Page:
Mapping the human brain to combat Alzheimer's

July 16, 2018

BIDS/ICHS Data Science Fellow and Computer Scientist Maryana Alegro uses computer vision, machine learning and medical imaging to generate and analyze large-scale protein maps of the human brain.  Her maps are used to develop and validate imaging biomakers for the early diagnosis and treatment of brain disease.

TAU_histo_earlyAlzheimer’s disease (AD) is a devastating neurodegenerative disease marked by progressive loss of cognitive function. In the last decade, Alzheimer’s disease is the only leading cause of death to have increased in frequency – nearly a 90% increase between 2000 and 2014. Currently, 5.5 million Americans have Alzheimer’s disease, and by the year 2050, this is projected to increase to nearly 13.8 million Americans, costing well over $1 trillion annually in health care. Alzheimer's is a progressive disease, meaning it starts in smaller regions of the brain and spreads as the disease persists, leading to more severe symptoms. The development of an effective treatment has been limited by the delayed timing of diagnosis.

Deposits of abnormal Tau inclusions in the brain are a well-known AD pathological feature and are the best predictor of neuronal loss and clinical decline. As such, Tau is a potential in-vivo imaging biomarker that could leverage earlier diagnosis. Assessing Tau presence in the living brain, however, is extremely challenging since it's not captured by clinical imaging exams, such as Computerized Tomography or MRI. On the other hand, Positron Emission Tomography (PET) has shown encouraging results in imaging Tau, with several research initiatives trying to develop Tau tracers for the human brain. Validation of such studies is only reliably performed using histological data, where Tau inclusion can be accurately located.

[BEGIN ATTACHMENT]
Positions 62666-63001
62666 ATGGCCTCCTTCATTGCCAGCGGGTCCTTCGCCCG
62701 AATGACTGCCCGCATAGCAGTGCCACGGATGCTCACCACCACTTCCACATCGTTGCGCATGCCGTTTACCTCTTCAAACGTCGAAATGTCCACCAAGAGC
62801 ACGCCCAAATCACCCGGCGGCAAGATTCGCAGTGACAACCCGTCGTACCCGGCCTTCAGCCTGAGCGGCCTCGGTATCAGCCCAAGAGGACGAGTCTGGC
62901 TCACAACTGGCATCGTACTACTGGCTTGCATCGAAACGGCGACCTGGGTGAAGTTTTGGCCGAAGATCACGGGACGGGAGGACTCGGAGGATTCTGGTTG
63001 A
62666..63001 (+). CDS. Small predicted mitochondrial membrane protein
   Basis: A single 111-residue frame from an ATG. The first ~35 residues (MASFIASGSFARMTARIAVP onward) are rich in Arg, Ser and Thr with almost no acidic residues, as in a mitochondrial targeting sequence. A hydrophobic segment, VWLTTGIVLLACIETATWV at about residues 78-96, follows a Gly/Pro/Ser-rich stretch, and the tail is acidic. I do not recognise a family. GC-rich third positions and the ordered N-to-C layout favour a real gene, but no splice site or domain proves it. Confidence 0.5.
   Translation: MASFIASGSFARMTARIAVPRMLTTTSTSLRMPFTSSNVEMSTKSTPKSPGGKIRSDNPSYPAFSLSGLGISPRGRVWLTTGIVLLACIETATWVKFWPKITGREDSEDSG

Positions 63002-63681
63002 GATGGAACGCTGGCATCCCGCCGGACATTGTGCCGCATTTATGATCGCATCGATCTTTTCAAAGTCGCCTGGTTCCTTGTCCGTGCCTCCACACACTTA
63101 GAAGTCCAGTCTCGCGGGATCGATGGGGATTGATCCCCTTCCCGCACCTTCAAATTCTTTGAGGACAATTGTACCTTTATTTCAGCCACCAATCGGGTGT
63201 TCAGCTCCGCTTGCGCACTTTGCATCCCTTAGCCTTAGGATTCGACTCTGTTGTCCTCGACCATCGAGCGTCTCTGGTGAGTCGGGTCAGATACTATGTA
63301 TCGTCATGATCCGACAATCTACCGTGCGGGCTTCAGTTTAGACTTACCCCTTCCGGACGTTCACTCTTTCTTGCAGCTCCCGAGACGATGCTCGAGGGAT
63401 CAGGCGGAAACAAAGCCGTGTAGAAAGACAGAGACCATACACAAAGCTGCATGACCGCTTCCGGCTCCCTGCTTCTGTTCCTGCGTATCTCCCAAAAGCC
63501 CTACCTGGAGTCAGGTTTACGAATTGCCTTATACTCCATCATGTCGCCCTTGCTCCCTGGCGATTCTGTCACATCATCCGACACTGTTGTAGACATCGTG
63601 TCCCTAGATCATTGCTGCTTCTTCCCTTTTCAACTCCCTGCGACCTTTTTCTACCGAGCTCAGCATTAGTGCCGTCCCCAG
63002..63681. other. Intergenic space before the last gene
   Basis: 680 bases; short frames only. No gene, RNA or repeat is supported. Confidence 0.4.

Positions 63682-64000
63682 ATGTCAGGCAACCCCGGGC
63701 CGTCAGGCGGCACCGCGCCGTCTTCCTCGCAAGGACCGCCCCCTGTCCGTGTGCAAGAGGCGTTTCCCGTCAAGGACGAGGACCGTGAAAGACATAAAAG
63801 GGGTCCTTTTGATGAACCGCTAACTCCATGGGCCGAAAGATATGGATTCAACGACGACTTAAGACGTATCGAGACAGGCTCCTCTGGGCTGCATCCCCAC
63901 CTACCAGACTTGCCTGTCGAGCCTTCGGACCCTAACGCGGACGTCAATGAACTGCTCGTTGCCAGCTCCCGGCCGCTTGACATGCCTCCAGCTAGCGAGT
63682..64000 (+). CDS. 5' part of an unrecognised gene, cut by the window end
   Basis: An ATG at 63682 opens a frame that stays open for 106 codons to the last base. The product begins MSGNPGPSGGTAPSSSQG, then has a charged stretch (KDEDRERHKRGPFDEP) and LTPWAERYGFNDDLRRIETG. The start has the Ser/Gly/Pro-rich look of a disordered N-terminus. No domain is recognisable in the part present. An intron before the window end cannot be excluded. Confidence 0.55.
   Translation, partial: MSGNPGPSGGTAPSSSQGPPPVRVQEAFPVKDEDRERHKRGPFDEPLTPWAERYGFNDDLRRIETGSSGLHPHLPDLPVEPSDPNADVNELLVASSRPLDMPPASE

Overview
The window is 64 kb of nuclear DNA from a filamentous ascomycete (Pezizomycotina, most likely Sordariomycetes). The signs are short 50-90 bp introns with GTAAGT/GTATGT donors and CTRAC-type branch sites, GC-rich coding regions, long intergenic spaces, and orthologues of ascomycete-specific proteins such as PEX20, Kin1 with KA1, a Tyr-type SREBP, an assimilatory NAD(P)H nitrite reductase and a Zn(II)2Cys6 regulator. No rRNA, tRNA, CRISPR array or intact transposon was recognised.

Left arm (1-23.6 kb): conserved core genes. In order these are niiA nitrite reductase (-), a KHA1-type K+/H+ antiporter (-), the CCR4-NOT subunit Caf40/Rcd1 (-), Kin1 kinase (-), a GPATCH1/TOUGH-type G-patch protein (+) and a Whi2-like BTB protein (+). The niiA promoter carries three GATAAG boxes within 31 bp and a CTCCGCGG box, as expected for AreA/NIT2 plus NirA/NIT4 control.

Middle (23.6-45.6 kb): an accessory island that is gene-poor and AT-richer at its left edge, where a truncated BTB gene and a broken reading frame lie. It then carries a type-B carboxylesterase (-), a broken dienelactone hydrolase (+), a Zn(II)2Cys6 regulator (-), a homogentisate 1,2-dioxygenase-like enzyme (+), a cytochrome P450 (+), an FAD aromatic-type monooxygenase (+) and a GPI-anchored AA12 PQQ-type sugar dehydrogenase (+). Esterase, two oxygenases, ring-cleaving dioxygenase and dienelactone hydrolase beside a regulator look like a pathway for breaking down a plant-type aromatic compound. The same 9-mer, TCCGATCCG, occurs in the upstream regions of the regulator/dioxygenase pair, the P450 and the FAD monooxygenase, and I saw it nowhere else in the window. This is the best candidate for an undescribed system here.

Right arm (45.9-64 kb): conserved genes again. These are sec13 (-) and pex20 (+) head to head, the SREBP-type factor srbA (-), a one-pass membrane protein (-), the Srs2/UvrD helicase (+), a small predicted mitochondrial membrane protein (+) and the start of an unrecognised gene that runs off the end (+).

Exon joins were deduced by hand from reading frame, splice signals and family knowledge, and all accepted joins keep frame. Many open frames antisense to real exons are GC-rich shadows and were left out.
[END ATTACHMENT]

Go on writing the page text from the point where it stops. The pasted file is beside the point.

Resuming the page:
TAU_histo_advancedAs part of her research as a postdoc fellow at the UCSF Grinberg Lab - and in collaboration with Duygu Tosun from the Center for Imaging of Neurodegenerative Diseases (CIND), located at the San Francisco Veterans Affairs Medical Center (SFVAMC), and Daniela Ushizima from LBNL - Maryana uses computer vision and machine learning to analyze billion-pixel digital pathology images and create high-resolution Tau protein maps that can be used for PET tracer validations. Whole human brain pathology datasets span several Gigabytes of data and carry thousands of inclusions, making manual labeling unfeasible.

Maryana has developed an imaging processing pipeline to pre-process the massive datasets, comprised of stages that include automatic stitching on massive amounts of image tiles, registration and automatic segmentation using convolutional neural networks. Most of the image processing is performed by the UCSF Wynton cluster. The neural network is run on a powerful GPU, and we then compute Tau maps that are aligned to the MRI and Tau PET, allowing direct comparison between PET signal and percentage of Tau. Besides PET validation, we hope such maps can be used for modeling the Tau spread, shedding a light on disease development.



Featured Fellows

Maryana Alegro

Neurology - UCSF